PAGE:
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Public procurement case law update: The need to clarify the consequences of failing to meet an award criterion

  • United Kingdom
  • Competition, EU and Trade
  • Public procurement
  • Aerospace, defence and security

17-01-2018

MLS (Overseas) Limited v The Secretary of State for Defence [2017] EWHC 3389 (TCC)

Summary

In a recent judgment following a challenge to a competitive procurement process run by the Ministry of Defence (“MoD”) (MLS (Overseas) Limited v The Secretary of State for Defence [2017] EWHC 3389 (TCC)), the court decided that the MoD’s decision to reject a tender which received a “fail” score in respect of a pass/fail requirement was unlawful and in breach of its obligations of transparency on the basis that the consequences of receiving a “fail” score in respect of the relevant requirement was not expressly set out in the Invitation To Tender (“ITT”).

Although this claim was brought under the Defence and Security Public Contracts Regulations 2011 (the “Defence Regulations”), the principle of transparency referred to in the judgment apply equally to procurements governed by the Public Contracts Regulations 2015, the Utilities Contracts Regulations 2016 and the Concession Contracts Regulations 2016. The judgment highlights the importance of clearly setting out the consequences of a bidder failing to meet any criteria/thresholds in procurement documents.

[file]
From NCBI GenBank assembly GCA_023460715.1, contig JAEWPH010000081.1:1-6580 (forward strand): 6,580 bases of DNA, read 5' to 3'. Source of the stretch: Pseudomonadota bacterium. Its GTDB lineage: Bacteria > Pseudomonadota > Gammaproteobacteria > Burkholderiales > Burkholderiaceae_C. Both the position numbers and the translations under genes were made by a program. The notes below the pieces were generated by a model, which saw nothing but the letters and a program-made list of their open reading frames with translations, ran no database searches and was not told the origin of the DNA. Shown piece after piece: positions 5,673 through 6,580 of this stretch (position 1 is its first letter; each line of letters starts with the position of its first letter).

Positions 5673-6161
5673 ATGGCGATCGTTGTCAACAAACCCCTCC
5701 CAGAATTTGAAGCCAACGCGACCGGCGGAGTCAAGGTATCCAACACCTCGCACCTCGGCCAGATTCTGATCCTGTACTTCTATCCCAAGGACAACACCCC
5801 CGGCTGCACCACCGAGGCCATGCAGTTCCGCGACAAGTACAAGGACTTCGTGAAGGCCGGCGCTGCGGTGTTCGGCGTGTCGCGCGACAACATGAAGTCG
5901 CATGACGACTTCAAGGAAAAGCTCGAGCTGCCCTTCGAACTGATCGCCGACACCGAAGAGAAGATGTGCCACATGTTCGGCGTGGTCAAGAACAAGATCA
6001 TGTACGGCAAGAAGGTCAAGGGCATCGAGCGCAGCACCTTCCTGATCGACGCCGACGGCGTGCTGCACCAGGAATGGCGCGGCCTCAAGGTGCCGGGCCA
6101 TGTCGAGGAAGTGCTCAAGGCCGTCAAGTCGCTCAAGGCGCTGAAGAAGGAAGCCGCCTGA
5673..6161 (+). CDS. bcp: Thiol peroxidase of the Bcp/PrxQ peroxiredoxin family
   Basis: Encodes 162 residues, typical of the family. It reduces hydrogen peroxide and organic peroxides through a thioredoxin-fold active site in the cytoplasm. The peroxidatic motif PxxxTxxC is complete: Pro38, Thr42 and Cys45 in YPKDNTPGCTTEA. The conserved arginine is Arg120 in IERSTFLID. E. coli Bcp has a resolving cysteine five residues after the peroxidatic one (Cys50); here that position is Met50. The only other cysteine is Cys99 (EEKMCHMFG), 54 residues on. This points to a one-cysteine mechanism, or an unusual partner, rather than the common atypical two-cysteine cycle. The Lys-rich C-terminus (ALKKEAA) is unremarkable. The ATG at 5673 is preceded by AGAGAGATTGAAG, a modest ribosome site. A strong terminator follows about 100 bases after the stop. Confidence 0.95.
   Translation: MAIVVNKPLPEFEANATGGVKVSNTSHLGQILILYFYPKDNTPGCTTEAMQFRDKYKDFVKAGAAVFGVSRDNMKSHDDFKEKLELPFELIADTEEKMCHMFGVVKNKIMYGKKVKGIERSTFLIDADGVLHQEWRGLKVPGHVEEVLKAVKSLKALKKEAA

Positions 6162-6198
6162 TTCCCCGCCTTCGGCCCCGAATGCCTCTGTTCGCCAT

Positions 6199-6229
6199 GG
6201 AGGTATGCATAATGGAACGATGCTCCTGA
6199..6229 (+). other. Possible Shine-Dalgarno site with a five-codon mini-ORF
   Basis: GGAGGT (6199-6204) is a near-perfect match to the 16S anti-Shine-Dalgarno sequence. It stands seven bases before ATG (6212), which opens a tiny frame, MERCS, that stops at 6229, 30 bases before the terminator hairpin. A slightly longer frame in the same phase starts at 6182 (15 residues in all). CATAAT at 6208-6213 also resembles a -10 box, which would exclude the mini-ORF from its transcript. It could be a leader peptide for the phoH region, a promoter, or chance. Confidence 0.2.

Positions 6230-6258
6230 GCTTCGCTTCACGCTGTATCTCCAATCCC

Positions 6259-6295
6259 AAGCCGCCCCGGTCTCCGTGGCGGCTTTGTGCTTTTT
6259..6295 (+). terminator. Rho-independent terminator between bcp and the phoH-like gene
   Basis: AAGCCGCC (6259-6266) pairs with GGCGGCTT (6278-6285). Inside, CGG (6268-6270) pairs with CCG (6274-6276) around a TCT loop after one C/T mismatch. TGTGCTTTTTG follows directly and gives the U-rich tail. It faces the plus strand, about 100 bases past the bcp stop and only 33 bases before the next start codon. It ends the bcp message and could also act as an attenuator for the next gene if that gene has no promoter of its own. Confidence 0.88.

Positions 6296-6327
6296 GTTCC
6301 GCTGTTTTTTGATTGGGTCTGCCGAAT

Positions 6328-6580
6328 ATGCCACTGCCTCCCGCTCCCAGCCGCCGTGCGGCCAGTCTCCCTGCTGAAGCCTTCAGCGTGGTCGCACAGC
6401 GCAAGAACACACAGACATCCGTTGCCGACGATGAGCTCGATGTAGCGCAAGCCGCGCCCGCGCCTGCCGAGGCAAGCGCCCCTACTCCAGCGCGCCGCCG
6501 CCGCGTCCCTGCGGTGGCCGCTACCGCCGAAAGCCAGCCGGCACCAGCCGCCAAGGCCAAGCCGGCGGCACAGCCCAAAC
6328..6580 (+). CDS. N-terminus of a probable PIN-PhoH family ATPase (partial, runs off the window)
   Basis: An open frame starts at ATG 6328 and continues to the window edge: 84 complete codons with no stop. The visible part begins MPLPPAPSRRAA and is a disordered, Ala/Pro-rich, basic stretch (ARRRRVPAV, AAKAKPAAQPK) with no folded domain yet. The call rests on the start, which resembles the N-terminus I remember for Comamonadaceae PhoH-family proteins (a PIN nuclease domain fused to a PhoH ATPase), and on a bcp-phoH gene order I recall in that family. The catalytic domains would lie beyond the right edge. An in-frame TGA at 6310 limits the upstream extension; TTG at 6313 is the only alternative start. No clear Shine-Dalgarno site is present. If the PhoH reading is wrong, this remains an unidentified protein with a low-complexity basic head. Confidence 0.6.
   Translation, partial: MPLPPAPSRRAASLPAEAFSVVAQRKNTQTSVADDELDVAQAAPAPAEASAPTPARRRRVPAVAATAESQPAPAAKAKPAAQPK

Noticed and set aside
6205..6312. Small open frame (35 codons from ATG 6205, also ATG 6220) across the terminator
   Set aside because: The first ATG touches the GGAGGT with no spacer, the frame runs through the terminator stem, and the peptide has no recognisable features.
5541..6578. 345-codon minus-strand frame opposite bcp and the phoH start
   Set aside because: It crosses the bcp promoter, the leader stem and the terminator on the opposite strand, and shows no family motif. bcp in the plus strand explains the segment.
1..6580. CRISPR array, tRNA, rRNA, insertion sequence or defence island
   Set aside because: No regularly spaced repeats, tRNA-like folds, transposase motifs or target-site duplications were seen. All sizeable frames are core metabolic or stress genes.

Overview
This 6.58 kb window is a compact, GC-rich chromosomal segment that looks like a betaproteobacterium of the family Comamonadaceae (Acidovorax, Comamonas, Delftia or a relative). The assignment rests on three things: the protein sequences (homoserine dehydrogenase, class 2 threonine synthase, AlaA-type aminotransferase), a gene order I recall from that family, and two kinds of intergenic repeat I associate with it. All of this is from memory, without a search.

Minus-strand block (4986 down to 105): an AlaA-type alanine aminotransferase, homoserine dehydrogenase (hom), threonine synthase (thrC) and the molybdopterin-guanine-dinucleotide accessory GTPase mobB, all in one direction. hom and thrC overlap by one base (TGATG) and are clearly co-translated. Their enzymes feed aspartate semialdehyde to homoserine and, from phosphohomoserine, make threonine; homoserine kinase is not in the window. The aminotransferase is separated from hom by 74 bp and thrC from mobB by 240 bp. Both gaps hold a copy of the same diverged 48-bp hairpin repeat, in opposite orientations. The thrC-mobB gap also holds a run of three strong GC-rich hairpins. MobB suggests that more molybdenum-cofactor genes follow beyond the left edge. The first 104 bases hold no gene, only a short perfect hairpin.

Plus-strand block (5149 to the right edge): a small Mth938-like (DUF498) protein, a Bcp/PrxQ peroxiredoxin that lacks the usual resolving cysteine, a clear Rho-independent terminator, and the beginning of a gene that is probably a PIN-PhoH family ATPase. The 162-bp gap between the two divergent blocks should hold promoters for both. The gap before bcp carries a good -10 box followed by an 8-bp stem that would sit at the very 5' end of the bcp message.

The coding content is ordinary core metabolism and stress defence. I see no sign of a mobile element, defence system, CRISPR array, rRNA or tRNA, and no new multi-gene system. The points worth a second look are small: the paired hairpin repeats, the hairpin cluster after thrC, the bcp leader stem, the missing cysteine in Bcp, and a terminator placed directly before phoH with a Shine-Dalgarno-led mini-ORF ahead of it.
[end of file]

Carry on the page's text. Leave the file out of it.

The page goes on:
Facts of the case

The MoD ran a competitive procurement process, governed by the Defence Regulations, in respect of a contract for global port, maritime and other logistical support services for the Royal Navy. The incumbent contractor, MLS, submitted a tender that achieved the highest score and was compliant with all of the commercial requirements set out in the ITT. However, MLS scored a “fail” in relation to a technical question requiring it to evidence the “safety culture” of its supply chain. As a result of the “fail” score, the MoD considered a range of relevant factors and decided that the “fail” justified the rejection of MLS’ tender. The contract was awarded to the next highest scoring tenderer.

The MoD had, as a result of an unfortunate administrative error, omitted to include within the ITT an express statement setting out the consequences of a bidder receiving a “fail” score in respect of the relevant technical question. MLS, during the mandatory standstill period, issued a claim against the MoD on the basis that the ITT did not specify, or was ambiguous as to, the consequences of a bidder receiving a “fail” score, and alleging that the MoD was not, therefore, entitled to reject the MLS tender on this basis. The MoD argued that it should have been apparent to a reasonably well-informed and normally diligent tenderer (referred to in the judgment as the “Reasonable Tenderer” but more commonly termed the “RWIND Tenderer”) that a fail score would result in either a mandatory or discretionary right to reject the tender.

The court’s decision

The MoD’s argument was rejected by the court, with Mrs Justice O’Farrell referring to the recent case of Energy Solutions EU Ltd v Nuclear Decommissioning Authority [2016] EWHC 1988 (TCC) to emphasise that a contracting authority must follow the decision-making procedures contained within its published tender documents.